1776 ENGLISH POETRY 1579-1830: SPENSER AND THE TRADITION

George Smith

D. F., Jun., "Elegy on the Death of Mr. G. Smith, Landscape-Painter, of Chichester, Sept. 7, 1776" London Magazine 46 (January 1777) 665.



Celestial Nine! your mournful strains unite,
With solemn music tune your sacred lyres,
And aid my feeble numbers to recite
How great a loss each plaintive breast inspires.

The loss of SMITH, whose merits well demand
The utmost skill of eloquence and verse,
To shield his mem'ry from oblivion's hand,
And to succeeding times his praise rehearse.

Yet why? his works alone shall spread his fame,
And tell his worth to every distant age,
Nor need such feeble efforts to proclaim
The truths that crown his own immortal page.

In him the sister arts united shone;
His pencil ev'n might Titian's skill outvie;
His tints, excell'd by nature's self alone,
At once astonish and delight the eye.

Thrice only, candidate for public fame,
His matchless skill the laurels thrice obtain'd;
His works the glory of the age became,
And endless honour for their master gain'd.

In native ease and innocence array'd,
His rural notes enraptur'd ev'ry ear;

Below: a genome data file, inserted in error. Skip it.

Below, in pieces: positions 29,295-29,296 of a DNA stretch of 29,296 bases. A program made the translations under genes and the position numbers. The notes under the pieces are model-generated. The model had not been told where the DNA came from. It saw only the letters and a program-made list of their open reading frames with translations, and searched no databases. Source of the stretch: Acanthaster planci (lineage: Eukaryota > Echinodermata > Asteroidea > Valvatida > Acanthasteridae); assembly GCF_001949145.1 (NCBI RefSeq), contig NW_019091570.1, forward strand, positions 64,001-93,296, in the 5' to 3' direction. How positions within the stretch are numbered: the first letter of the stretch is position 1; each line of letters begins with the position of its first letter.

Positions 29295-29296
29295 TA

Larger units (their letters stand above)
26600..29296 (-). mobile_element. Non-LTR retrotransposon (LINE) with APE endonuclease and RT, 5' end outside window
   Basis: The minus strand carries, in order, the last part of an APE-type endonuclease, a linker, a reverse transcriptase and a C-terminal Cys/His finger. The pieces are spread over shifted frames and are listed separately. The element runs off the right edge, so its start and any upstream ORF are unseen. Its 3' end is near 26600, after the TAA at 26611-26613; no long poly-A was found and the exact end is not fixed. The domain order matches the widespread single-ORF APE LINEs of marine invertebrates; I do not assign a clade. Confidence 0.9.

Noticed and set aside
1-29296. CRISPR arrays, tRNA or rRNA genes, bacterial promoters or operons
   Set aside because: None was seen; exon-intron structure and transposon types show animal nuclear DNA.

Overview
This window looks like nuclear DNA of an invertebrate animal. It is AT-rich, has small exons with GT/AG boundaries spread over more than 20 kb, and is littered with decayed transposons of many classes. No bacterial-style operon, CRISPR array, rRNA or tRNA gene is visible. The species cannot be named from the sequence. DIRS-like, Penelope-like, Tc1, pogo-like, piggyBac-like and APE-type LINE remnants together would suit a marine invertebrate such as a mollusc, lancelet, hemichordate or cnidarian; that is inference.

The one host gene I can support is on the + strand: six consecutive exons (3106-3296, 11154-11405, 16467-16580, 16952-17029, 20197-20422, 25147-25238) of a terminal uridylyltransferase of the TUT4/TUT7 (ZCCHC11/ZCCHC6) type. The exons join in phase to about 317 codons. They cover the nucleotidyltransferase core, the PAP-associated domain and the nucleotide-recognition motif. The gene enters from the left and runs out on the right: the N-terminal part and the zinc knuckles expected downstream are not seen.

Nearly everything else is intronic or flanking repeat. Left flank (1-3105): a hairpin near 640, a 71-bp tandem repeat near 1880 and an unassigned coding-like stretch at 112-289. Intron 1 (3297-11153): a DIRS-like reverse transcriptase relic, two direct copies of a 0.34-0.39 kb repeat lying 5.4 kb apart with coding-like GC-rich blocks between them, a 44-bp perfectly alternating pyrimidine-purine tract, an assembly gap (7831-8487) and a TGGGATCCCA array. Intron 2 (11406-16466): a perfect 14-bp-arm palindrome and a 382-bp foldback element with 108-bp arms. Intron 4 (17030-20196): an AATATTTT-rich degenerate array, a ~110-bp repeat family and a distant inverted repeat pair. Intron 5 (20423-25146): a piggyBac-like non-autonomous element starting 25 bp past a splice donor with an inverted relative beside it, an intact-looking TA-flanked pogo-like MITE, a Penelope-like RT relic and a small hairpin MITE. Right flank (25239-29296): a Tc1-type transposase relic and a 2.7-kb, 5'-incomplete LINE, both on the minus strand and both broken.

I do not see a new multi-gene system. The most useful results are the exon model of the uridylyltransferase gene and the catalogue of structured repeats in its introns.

And well the goodness of his heart portray'd
The man, the christian, and the friend sincere.

Nor less the charms of music, (heav'nly art!)
His skill display'd, in soft harmonious strains;
Strains that might ev'n dissolve the savage heart,
And bind the captive soul in pleasing chains.

Weep on, fair science! for thy favour'd son,
The last survivor of th' illustrious three;
Too soon, alas! the glorious prize he won,
And left disconsolate his friends and thee.

Let Britain too her heavy loss deplore:
A genius, whose unrivall'd works impart
Her num'rous graces to each distant shore,
And style her Queen of ev'ry noble art.

And thou, bright virtue! lend thy heav'nly aid;
With choicest gifts adorn his sacred shrine,
Who ne'er from thy delightful borders stray'd,
But trod th' unerring paths of truth divine.
Chichester, Sept. 20th, 1776.